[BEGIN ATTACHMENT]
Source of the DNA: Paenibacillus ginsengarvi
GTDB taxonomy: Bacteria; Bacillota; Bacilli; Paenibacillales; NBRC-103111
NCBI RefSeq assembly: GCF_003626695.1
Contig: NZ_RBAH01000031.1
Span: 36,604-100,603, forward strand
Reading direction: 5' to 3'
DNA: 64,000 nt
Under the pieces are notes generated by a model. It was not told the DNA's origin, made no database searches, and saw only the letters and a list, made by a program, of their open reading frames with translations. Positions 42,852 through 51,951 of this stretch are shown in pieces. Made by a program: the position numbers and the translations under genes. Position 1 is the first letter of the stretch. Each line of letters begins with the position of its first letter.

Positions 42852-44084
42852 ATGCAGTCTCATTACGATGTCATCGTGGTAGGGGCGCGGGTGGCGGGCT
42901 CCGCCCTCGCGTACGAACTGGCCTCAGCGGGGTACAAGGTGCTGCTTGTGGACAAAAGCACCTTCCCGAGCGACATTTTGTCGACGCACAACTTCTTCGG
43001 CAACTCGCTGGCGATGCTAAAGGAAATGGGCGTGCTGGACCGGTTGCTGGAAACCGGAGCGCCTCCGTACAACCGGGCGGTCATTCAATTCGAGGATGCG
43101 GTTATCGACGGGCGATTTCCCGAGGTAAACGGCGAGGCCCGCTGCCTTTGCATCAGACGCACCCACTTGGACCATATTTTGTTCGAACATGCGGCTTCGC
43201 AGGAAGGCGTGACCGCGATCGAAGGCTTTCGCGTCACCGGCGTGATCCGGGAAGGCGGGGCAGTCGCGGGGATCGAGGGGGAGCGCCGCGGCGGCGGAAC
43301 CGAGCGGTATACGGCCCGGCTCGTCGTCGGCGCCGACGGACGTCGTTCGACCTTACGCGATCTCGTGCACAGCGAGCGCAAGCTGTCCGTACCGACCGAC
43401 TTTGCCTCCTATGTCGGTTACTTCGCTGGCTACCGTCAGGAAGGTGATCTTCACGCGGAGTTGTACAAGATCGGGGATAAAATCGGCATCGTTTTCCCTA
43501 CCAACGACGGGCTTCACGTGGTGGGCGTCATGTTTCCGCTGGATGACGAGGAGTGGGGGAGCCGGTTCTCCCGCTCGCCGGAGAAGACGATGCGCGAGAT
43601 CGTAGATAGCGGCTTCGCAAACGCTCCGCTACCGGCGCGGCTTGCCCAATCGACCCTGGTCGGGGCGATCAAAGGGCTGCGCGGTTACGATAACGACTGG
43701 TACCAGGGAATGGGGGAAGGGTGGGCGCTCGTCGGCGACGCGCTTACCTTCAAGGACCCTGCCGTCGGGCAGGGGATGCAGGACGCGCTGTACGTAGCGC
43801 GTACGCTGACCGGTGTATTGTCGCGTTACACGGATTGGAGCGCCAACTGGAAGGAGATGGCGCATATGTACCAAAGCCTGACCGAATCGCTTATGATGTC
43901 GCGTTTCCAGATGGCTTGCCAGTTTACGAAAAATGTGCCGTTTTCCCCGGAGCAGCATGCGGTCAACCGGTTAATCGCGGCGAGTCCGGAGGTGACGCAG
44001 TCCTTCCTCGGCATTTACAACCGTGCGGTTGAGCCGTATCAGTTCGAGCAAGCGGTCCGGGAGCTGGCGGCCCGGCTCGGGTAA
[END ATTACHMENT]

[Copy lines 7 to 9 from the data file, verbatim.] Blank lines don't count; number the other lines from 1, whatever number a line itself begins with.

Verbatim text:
DNA: 64,000 nt
Under the pieces are notes generated by a model. It was not told the DNA's origin, made no database searches, and saw only the letters and a list, made by a program, of their open reading frames with translations. Positions 42,852 through 51,951 of this stretch are shown in pieces. Made by a program: the position numbers and the translations under genes. Position 1 is the first letter of the stretch. Each line of letters begins with the position of its first letter.

Positions 42852-44084